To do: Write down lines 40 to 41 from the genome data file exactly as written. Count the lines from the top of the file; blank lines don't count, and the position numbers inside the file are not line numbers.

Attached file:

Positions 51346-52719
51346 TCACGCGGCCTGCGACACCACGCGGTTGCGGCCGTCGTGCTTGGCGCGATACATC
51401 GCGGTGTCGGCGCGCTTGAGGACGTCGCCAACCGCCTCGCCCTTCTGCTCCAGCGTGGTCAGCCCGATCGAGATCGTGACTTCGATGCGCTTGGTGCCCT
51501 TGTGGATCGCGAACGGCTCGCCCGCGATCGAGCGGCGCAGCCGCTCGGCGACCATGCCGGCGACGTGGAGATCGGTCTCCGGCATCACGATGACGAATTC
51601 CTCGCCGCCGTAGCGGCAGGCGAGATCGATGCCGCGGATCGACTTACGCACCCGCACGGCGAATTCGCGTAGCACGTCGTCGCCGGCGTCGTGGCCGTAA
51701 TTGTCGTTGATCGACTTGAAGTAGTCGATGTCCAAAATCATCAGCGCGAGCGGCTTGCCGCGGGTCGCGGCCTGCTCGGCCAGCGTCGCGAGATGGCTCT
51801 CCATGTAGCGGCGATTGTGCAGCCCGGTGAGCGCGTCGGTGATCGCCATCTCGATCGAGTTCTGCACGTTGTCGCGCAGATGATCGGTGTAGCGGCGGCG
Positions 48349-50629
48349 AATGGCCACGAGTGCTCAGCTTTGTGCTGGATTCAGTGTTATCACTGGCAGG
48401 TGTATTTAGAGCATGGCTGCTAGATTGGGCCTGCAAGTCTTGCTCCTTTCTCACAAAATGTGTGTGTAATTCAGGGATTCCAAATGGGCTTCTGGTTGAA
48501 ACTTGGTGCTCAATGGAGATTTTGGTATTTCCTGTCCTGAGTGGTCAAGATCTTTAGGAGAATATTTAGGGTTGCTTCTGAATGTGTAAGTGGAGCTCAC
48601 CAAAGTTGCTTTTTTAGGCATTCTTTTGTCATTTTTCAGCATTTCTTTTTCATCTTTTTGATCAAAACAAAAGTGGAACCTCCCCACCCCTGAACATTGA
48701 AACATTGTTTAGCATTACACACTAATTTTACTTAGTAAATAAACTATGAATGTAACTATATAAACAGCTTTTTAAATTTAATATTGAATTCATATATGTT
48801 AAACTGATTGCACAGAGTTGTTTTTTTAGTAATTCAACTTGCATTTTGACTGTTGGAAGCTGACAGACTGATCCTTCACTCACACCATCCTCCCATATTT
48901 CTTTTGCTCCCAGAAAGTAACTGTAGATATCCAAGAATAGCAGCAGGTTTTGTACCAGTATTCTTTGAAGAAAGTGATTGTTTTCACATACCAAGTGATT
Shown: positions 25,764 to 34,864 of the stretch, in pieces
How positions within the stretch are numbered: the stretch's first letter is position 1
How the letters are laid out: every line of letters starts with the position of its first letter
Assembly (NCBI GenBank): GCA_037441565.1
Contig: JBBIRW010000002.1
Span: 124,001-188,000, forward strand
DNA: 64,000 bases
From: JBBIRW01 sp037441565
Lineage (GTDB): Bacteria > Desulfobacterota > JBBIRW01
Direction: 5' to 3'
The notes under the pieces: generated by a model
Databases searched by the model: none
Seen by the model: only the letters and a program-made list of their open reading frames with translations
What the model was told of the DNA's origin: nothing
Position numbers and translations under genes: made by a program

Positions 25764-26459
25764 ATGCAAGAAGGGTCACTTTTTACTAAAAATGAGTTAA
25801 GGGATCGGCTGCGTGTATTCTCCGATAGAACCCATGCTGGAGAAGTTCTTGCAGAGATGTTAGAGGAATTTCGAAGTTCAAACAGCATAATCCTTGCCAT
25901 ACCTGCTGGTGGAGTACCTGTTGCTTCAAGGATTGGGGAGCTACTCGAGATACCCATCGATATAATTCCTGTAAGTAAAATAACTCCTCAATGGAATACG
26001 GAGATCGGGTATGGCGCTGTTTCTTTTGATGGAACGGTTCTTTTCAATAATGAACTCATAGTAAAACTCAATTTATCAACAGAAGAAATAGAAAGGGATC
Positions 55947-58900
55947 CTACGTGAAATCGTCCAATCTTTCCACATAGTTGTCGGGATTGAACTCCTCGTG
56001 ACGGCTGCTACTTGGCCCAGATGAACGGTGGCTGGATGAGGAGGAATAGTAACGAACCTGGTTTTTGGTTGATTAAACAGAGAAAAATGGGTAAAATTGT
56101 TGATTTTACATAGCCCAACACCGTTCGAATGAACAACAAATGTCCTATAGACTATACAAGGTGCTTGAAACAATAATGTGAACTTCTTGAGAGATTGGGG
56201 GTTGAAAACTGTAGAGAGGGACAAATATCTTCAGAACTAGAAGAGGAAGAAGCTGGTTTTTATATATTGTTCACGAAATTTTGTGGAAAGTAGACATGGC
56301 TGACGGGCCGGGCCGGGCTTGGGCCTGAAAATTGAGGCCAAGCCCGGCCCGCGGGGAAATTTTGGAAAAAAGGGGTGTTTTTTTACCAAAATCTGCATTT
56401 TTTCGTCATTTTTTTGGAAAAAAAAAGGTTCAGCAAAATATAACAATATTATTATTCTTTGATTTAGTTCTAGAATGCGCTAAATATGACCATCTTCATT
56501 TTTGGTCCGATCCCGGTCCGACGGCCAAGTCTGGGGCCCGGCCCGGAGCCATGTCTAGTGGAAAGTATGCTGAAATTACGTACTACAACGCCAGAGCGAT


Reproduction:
56201 GTTGAAAACTGTAGAGAGGGACAAATATCTTCAGAACTAGAAGAGGAAGAAGCTGGTTTTTATATATTGTTCACGAAATTTTGTGGAAAGTAGACATGGC
56301 TGACGGGCCGGGCCGGGCTTGGGCCTGAAAATTGAGGCCAAGCCCGGCCCGCGGGGAAATTTTGGAAAAAAGGGGTGTTTTTTTACCAAAATCTGCATTT